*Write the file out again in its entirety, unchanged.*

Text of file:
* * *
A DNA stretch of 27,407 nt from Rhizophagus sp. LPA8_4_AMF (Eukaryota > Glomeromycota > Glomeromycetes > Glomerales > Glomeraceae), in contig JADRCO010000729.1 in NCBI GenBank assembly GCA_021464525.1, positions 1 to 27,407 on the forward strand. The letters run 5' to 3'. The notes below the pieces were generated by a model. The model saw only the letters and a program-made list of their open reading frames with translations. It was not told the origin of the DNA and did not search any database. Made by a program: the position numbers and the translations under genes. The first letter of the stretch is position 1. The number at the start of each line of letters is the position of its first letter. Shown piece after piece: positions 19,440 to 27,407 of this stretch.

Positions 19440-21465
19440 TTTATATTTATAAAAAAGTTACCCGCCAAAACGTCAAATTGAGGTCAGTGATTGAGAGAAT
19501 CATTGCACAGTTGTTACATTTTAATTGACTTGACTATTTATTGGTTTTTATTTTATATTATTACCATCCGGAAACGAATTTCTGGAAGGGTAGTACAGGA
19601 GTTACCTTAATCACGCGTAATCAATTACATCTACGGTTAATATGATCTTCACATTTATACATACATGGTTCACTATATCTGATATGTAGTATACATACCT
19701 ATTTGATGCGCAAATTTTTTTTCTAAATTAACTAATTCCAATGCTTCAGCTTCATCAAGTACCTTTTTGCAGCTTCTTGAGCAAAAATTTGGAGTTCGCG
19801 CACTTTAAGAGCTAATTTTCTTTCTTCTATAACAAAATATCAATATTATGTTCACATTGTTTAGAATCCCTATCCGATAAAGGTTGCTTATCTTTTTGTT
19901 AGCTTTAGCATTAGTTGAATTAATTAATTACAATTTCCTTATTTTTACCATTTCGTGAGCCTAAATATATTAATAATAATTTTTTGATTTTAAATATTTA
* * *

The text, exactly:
A DNA stretch of 27,407 nt from Rhizophagus sp. LPA8_4_AMF (Eukaryota > Glomeromycota > Glomeromycetes > Glomerales > Glomeraceae), in contig JADRCO010000729.1 in NCBI GenBank assembly GCA_021464525.1, positions 1 to 27,407 on the forward strand. The letters run 5' to 3'. The notes below the pieces were generated by a model. The model saw only the letters and a program-made list of their open reading frames with translations. It was not told the origin of the DNA and did not search any database. Made by a program: the position numbers and the translations under genes. The first letter of the stretch is position 1. The number at the start of each line of letters is the position of its first letter. Shown piece after piece: positions 19,440 to 27,407 of this stretch.

Positions 19440-21465
19440 TTTATATTTATAAAAAAGTTACCCGCCAAAACGTCAAATTGAGGTCAGTGATTGAGAGAAT
19501 CATTGCACAGTTGTTACATTTTAATTGACTTGACTATTTATTGGTTTTTATTTTATATTATTACCATCCGGAAACGAATTTCTGGAAGGGTAGTACAGGA
19601 GTTACCTTAATCACGCGTAATCAATTACATCTACGGTTAATATGATCTTCACATTTATACATACATGGTTCACTATATCTGATATGTAGTATACATACCT
19701 ATTTGATGCGCAAATTTTTTTTCTAAATTAACTAATTCCAATGCTTCAGCTTCATCAAGTACCTTTTTGCAGCTTCTTGAGCAAAAATTTGGAGTTCGCG
19801 CACTTTAAGAGCTAATTTTCTTTCTTCTATAACAAAATATCAATATTATGTTCACATTGTTTAGAATCCCTATCCGATAAAGGTTGCTTATCTTTTTGTT
19901 AGCTTTAGCATTAGTTGAATTAATTAATTACAATTTCCTTATTTTTACCATTTCGTGAGCCTAAATATATTAATAATAATTTTTTGATTTTAAATATTTA